Moxie (#81,363)

Wrong. Soft packs are the best. You can smoke them one-handed and it's kind of fun to tap them out. Cranking whimsically twisted cigarettes is just another advantage to having a pack friend customized by your keys, lighter, and anything else crashing into it in your pocket.

SidAndFinancy (#4,328)

@Andy Dangerous Wait, you can't smoke box cigs one-handed? Just flip the top with your thumb (hold open with index finger if needed), slide a smoke up with same, light and enjoy.

Or do you mean that you hold them with two hands while you smoke?

Moxie (#81,363)

@SidAndFinancy I just really like tapping them out.

Mr. B (#10,093)

Every two weeks, on average, someone jumps off the Golden Gate Bridge. It is the world’s leading suicide location. In the eighties, workers at a local lumberyard formed "the Golden Gate Leapers Association"—a sports pool in which bets were placed on which day of the week someone would jump. At least twelve hundred people have been seen jumping or have been found in the water since the bridge opened, in 1937, including Roy Raymond, the founder of Victoria’s Secret, in 1993, and Duane Garrett, a Democratic fund-raiser and a friend of Al Gore’s, in 1995. The actual toll is probably considerably higher, swelled by legions of the stealthy, who sneak onto the bridge after the walkway closes at sundown and are carried to sea with the neap tide. Many jumpers wrap suicide notes in plastic and tuck them into their pockets. "Survival of the fittest. Adios—unfit," one seventy-year-old man said in his valedictory; another wrote, cryptically, "Alex Balk."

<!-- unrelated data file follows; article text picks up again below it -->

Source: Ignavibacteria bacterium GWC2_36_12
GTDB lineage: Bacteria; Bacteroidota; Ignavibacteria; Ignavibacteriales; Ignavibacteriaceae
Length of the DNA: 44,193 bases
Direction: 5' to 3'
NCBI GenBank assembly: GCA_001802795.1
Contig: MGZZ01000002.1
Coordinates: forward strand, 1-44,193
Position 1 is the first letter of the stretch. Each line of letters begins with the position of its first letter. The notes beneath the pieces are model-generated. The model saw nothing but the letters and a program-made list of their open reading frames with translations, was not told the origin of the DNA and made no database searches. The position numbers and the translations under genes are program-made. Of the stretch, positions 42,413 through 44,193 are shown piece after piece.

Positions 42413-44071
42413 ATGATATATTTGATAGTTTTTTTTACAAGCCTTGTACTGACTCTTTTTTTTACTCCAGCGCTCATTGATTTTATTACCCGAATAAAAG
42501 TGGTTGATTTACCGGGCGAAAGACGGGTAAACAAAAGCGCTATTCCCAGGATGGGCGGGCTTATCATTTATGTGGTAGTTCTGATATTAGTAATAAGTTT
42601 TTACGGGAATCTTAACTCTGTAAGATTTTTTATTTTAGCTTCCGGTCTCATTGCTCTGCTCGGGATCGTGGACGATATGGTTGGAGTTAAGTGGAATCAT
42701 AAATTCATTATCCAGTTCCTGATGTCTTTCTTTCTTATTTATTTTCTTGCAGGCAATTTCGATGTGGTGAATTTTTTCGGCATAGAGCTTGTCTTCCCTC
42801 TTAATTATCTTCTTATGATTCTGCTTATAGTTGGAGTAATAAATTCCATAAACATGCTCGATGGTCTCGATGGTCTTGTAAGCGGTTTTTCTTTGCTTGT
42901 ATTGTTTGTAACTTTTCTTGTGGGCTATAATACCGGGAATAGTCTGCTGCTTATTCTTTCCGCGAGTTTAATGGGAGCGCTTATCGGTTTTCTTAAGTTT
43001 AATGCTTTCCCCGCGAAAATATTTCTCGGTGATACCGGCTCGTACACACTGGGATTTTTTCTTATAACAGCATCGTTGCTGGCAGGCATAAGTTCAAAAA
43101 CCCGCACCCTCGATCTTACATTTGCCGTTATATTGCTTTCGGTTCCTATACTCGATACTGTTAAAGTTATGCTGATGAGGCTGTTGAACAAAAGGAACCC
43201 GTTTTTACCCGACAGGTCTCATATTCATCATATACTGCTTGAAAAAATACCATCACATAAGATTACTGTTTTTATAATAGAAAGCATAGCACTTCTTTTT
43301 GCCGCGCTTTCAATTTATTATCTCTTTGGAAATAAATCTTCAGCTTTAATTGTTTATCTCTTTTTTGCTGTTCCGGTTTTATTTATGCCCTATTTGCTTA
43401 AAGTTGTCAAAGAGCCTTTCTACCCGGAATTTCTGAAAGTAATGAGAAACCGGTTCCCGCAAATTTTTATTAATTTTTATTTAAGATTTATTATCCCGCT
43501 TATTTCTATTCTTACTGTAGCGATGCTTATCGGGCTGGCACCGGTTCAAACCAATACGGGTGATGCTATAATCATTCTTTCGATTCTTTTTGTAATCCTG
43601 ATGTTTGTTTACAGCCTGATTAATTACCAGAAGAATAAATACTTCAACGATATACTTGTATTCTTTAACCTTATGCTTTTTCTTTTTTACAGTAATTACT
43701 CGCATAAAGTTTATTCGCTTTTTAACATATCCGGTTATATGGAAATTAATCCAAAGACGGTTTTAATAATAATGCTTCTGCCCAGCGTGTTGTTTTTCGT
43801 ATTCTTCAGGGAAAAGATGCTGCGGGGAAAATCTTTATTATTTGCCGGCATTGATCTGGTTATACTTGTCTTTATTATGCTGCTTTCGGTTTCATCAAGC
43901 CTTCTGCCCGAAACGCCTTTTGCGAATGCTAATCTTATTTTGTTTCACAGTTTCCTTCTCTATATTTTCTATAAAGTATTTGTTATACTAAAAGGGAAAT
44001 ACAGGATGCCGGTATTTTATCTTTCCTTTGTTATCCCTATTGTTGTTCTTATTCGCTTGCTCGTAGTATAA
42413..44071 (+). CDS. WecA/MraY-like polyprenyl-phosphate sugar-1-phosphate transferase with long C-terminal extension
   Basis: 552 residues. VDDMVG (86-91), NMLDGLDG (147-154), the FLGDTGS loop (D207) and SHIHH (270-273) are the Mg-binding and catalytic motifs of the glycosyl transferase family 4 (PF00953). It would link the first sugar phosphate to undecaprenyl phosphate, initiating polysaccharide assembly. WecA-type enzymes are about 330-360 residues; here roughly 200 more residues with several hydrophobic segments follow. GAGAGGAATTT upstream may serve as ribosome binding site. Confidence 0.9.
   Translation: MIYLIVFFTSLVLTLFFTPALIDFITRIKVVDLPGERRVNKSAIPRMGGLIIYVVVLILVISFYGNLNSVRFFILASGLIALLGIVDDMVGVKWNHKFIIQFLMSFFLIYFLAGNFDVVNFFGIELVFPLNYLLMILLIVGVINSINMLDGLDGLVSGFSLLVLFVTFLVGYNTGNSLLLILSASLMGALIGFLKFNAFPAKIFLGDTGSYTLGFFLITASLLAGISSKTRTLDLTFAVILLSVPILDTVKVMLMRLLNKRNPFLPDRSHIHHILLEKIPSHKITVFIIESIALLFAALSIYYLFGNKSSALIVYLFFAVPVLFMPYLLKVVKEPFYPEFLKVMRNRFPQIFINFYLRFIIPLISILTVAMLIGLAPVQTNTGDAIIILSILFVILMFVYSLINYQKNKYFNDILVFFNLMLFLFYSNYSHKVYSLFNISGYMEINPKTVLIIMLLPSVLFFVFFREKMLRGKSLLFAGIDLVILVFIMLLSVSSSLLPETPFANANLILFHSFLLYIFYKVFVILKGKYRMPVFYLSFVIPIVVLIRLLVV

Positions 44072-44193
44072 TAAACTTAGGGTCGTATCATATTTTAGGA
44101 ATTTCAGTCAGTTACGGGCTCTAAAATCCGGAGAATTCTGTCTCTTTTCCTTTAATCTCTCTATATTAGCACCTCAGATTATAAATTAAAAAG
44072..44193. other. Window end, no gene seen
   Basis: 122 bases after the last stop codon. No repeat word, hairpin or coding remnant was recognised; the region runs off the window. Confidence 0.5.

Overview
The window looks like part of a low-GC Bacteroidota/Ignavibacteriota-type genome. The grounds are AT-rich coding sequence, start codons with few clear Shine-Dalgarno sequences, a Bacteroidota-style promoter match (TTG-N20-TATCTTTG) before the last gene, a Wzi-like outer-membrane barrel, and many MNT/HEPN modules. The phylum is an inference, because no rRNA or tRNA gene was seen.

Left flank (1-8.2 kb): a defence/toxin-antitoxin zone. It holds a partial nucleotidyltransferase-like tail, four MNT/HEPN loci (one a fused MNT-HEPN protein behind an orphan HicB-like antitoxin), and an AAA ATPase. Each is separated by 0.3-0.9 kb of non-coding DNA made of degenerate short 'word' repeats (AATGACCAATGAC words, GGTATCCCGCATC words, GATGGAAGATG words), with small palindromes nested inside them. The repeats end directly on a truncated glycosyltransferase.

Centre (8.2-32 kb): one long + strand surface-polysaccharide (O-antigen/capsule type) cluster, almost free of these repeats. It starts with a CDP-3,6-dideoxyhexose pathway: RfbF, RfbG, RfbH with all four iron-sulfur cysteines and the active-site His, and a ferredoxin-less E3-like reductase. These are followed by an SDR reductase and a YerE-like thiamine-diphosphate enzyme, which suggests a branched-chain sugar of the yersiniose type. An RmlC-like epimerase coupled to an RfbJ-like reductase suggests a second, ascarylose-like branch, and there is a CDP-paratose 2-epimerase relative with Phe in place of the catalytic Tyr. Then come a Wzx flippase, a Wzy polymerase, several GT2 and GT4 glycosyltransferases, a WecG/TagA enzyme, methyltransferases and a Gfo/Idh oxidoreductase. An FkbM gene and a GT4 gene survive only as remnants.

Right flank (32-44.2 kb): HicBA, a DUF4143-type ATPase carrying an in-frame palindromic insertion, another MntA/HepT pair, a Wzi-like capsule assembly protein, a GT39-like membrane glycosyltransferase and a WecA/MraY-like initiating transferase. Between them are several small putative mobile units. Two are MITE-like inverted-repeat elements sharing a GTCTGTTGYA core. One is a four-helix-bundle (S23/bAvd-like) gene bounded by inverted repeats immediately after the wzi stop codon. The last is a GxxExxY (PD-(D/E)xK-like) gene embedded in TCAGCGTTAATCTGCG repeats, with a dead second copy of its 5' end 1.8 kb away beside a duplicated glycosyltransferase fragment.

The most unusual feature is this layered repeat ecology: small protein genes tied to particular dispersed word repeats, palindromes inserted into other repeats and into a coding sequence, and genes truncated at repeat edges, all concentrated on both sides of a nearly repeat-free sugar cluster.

SidAndFinancy (#4,328)

@Mr. B My favorite (?!) was the guy who walked up to another walkway stroller and said (paraphrasing), "Looks like this is where I get off!" and jumped.

Tulletilsynet (#333)

@Mr. B
The original note may have begun "Why not …" or concluded "… still lives."

dialogue_dub (#192,986)

@Mr. B And for a crazy documentary on just that subject:

The footage they were able to get is insane.

jfruh (#713)